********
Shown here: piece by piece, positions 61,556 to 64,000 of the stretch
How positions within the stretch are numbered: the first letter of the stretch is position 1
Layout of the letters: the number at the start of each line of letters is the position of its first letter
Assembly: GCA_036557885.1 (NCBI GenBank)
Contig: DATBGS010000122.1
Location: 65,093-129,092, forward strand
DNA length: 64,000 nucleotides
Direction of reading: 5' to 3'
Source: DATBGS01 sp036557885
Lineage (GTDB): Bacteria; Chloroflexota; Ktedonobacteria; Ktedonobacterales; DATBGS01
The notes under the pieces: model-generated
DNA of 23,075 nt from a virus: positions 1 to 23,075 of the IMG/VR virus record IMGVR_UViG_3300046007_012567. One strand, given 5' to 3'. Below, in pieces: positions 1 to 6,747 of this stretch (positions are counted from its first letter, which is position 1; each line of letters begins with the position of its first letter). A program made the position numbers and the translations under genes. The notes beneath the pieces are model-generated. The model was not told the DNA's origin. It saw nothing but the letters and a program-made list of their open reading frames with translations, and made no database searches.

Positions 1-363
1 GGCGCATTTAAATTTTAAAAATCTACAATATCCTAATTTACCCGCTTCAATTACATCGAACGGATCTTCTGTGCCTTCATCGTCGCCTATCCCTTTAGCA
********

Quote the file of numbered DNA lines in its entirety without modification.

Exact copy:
Shown here: piece by piece, positions 61,556 to 64,000 of the stretch
How positions within the stretch are numbered: the first letter of the stretch is position 1
Layout of the letters: the number at the start of each line of letters is the position of its first letter
Assembly: GCA_036557885.1 (NCBI GenBank)
Contig: DATBGS010000122.1
Location: 65,093-129,092, forward strand
DNA length: 64,000 nucleotides
Direction of reading: 5' to 3'
Source: DATBGS01 sp036557885
Lineage (GTDB): Bacteria; Chloroflexota; Ktedonobacteria; Ktedonobacterales; DATBGS01
The notes under the pieces: model-generated
DNA of 23,075 nt from a virus: positions 1 to 23,075 of the IMG/VR virus record IMGVR_UViG_3300046007_012567. One strand, given 5' to 3'. Below, in pieces: positions 1 to 6,747 of this stretch (positions are counted from its first letter, which is position 1; each line of letters begins with the position of its first letter). A program made the position numbers and the translations under genes. The notes beneath the pieces are model-generated. The model was not told the DNA's origin. It saw nothing but the letters and a program-made list of their open reading frames with translations, and made no database searches.

Positions 1-363
1 GGCGCATTTAAATTTTAAAAATCTACAATATCCTAATTTACCCGCTTCAATTACATCGAACGGATCTTCTGTGCCTTCATCGTCGCCTATCCCTTTAGCA